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What Are Rich Snippets?

What Are Rich Snippets?

Rich snippets are a way to tell the search engines more about your web pages.  They’re pieces of code that you put on to your website to communicate additional details about certain types of things on the internet.

In particular, standards have been set for:

Google accepts different types of markup in the code for rich snippets, but you probably want to use the markup from schema.org, as it was agreed upon as a standard by Google, Bing and Yahoo.

Rich Snippets Make a Difference in Search Results

Let’s look at an example for a product.  Normally, a search result looks like this:
product without rich snippets

Compare that to a search result with rich snippets:
product result with rich snippet

As you can see from the listing with rich snippets, it shows additional info:

  • rating
  • number of reviews
  • price
  • in stock

It also shows the URL a little differently.  It uses breadcrumbs instead of a URL, which allows you to go to different pages based on what you click on.  “Perfumes & Fragrances” will take you to that section of the site, while “Gift Sets” will take you to that page.

The rich snippets increase the likelihood someone will click on the search result by giving them additional details of the product, as well as giving them more options to click on.  For example, the viewer may not like the price if this particular search result, but they want to see what else Overstock has in their Perfume Department.

How Do I Add Rich Snippets to My Site?

To add rich snippets to your site, you have to add code from schema.org on the relevant pages. For product pages, you would use add the code from the Product schema.  The schema pages have good examples of where to add the code, but what you essentially do is add <div> and <span> tags on your pages which don’t impact anything visible on the page, but do tell the search engines additional details for these pages.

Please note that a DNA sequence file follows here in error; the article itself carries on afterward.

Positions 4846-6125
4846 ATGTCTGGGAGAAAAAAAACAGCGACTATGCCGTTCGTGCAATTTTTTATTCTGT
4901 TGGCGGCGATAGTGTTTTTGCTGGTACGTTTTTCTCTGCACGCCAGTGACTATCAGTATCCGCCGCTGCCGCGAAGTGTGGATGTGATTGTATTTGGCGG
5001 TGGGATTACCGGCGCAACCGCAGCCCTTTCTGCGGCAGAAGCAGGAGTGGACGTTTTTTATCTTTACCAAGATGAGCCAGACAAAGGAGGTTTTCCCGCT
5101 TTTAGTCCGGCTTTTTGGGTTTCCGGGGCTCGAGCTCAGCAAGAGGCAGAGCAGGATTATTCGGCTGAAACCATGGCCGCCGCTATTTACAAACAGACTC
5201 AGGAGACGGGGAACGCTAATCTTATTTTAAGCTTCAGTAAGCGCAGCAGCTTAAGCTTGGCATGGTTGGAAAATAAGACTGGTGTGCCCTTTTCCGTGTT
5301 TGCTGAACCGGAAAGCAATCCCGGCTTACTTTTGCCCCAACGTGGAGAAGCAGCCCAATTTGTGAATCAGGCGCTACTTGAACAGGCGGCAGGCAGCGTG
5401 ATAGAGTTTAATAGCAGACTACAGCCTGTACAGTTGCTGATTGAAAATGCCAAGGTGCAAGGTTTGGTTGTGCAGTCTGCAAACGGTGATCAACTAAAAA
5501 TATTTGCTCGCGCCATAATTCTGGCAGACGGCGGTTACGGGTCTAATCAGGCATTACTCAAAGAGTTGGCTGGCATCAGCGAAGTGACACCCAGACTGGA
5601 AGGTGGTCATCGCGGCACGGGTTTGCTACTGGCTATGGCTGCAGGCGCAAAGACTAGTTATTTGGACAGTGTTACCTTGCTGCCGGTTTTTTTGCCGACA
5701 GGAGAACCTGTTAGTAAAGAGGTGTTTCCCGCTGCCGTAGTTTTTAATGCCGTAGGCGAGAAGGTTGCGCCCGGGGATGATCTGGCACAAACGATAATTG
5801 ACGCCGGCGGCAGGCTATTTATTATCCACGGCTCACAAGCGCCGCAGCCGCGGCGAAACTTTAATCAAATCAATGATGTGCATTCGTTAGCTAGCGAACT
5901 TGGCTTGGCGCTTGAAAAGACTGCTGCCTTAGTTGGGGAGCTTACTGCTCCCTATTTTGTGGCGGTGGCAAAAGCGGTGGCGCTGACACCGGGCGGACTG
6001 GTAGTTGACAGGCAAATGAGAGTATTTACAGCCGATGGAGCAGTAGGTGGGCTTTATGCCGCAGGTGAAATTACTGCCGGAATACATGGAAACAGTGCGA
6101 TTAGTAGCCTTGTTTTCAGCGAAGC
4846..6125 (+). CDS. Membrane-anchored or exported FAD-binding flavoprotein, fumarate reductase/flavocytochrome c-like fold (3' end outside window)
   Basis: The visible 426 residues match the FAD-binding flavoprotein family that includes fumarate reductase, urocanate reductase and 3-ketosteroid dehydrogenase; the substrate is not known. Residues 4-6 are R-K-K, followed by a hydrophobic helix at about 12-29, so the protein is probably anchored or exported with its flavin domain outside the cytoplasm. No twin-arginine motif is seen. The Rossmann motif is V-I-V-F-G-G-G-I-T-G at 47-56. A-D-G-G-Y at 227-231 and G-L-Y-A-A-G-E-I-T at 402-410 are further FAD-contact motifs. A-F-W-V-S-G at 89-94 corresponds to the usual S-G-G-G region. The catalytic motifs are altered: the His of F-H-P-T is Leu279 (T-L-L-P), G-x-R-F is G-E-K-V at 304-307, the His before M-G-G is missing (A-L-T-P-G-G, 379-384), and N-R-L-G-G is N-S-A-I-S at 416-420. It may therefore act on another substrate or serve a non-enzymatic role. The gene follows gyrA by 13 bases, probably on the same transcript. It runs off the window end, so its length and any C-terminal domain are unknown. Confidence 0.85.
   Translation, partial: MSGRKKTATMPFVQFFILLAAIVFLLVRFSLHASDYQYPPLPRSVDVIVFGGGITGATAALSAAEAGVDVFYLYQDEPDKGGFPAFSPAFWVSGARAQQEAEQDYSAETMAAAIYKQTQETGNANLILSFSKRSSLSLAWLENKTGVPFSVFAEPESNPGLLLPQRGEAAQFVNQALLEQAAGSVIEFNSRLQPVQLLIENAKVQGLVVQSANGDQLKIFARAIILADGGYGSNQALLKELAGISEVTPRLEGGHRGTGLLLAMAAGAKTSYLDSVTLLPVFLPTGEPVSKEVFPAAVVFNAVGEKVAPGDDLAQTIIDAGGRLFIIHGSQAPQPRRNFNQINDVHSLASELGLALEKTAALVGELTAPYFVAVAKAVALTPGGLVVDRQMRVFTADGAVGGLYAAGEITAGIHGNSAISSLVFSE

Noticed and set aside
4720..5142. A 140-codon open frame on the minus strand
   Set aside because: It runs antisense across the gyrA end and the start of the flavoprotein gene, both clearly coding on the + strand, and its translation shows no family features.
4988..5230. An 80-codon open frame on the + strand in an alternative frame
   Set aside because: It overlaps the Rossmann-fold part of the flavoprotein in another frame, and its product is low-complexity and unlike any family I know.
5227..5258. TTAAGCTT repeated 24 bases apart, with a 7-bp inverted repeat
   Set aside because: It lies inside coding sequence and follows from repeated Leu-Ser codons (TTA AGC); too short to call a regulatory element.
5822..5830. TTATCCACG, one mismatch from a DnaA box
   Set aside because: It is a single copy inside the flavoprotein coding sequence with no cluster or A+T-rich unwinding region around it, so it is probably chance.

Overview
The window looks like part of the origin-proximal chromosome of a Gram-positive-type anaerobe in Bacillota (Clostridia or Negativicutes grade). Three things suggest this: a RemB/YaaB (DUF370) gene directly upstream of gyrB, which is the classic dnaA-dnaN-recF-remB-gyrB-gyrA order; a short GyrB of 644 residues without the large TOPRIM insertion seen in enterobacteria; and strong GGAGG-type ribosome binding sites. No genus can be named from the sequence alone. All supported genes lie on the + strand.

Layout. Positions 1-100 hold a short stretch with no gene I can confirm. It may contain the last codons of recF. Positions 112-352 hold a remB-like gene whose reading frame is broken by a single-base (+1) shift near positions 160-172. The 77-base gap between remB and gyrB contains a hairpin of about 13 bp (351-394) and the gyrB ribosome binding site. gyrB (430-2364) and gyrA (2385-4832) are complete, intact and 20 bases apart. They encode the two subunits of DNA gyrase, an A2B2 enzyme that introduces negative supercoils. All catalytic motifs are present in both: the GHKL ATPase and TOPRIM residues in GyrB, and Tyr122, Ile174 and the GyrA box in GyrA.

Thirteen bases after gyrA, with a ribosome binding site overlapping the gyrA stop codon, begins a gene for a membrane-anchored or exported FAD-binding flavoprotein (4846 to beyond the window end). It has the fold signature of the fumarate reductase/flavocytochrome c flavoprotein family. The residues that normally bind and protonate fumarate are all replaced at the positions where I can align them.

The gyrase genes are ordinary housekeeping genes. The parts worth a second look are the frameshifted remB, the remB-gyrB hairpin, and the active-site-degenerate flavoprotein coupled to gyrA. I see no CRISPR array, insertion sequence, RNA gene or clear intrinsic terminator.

First you tell the code what kind of schema it is by indicating a “itemType”, and then you tell it the properties of the item with the “itemProp” tag surrounding the value of the property.

Here’s an example from schema.org:

Original Code-

Kenmore White 17″ Microwave
<img src=”kenmore-microwave-17in.jpg” alt=’Kenmore 17″ Microwave’ />
Rated 3.5/5 based on 11 customer reviews

$55.00
In stock

Product description:
0.7 cubic feet countertop microwave. Has six preset cooking categories and
convenience features like Add-A-Minute and Child Lock.

With the addition of tags for rich snippets (new code in blue):

<div itemscope itemtype=”http://schema.org/Product”>
<span itemprop=”name”>Kenmore White 17″ Microwave</span>
<img src=”kenmore-microwave-17in.jpg” alt=’Kenmore 17″ Microwave’ />
  <div itemprop=”aggregateRating” itemscope itemtype=”http://schema.org/AggregateRating”>
Rated <span itemprop=”ratingValue”>3.5</span>/5
based on <span itemprop=”reviewCount”>11</span> customer reviews
</div>

<div itemprop=”offers” itemscope itemtype=”http://schema.org/Offer”>
<span itemprop=”price”>$55.00</span>
<link itemprop=”availability” href=”http://schema.org/InStock” />In stock
  </div>

Product description:
  <span itemprop=”description”>
0.7 cubic feet countertop microwave.  Has six preset cooking categories and convenience features like Add-A-Minute and Child Lock.
</span>
</div>

Ahead of the Curve

The nice part about rich snippets is that even though they have been around for a few years, not a lot of people are using them.  If you have reviews, people, products, recipes, events or music on your site, you could gain a competitive advantage by implementing rich snippets.  The listings stand out in search results and could serve as a nice boost to your traffic and search rankings.

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